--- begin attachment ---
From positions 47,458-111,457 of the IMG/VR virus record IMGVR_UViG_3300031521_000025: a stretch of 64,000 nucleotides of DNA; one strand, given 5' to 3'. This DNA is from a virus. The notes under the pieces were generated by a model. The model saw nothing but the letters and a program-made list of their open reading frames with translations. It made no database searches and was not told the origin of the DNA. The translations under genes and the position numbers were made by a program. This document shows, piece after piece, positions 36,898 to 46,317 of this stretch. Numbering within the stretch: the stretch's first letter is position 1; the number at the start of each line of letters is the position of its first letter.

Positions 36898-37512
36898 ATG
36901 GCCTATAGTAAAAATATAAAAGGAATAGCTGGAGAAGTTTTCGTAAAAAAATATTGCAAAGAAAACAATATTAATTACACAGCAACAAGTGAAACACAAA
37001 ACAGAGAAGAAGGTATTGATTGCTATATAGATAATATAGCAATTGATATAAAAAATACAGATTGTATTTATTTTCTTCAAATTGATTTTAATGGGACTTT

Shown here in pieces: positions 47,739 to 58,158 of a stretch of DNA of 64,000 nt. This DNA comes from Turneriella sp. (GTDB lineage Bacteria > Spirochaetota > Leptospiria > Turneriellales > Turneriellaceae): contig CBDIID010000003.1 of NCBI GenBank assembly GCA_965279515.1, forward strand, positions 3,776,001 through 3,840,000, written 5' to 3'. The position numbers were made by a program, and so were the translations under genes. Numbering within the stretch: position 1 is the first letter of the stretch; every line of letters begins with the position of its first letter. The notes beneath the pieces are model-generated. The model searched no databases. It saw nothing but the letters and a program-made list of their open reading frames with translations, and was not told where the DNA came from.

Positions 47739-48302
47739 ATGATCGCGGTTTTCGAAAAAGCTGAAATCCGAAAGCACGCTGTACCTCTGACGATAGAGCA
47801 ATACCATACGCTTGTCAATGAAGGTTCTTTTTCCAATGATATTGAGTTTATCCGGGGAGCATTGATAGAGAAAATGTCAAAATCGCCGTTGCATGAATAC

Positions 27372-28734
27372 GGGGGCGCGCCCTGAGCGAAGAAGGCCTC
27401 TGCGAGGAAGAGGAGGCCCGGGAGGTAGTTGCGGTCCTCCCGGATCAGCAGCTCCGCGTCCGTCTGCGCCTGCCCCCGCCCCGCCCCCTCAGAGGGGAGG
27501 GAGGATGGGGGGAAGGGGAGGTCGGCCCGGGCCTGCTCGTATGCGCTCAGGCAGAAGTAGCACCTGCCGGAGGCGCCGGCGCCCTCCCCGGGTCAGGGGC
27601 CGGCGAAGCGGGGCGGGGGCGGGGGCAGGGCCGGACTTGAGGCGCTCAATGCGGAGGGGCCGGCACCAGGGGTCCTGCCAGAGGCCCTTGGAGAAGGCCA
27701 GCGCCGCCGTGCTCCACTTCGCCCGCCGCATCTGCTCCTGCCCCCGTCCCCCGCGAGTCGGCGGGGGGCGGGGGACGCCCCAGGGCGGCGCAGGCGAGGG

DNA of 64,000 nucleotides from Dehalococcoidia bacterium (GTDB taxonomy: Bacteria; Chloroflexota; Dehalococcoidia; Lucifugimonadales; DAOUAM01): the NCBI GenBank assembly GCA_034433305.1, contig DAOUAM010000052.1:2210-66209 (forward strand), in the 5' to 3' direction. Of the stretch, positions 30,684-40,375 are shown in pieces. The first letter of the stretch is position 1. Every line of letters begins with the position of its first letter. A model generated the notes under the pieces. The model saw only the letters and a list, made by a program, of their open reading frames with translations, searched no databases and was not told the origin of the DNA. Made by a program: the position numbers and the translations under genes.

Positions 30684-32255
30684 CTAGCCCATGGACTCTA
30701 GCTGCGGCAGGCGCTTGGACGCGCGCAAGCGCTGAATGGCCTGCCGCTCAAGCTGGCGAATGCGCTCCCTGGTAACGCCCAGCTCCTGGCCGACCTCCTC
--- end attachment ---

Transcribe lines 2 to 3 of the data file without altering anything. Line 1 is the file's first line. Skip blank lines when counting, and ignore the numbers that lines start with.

Positions 36898-37512
36898 ATG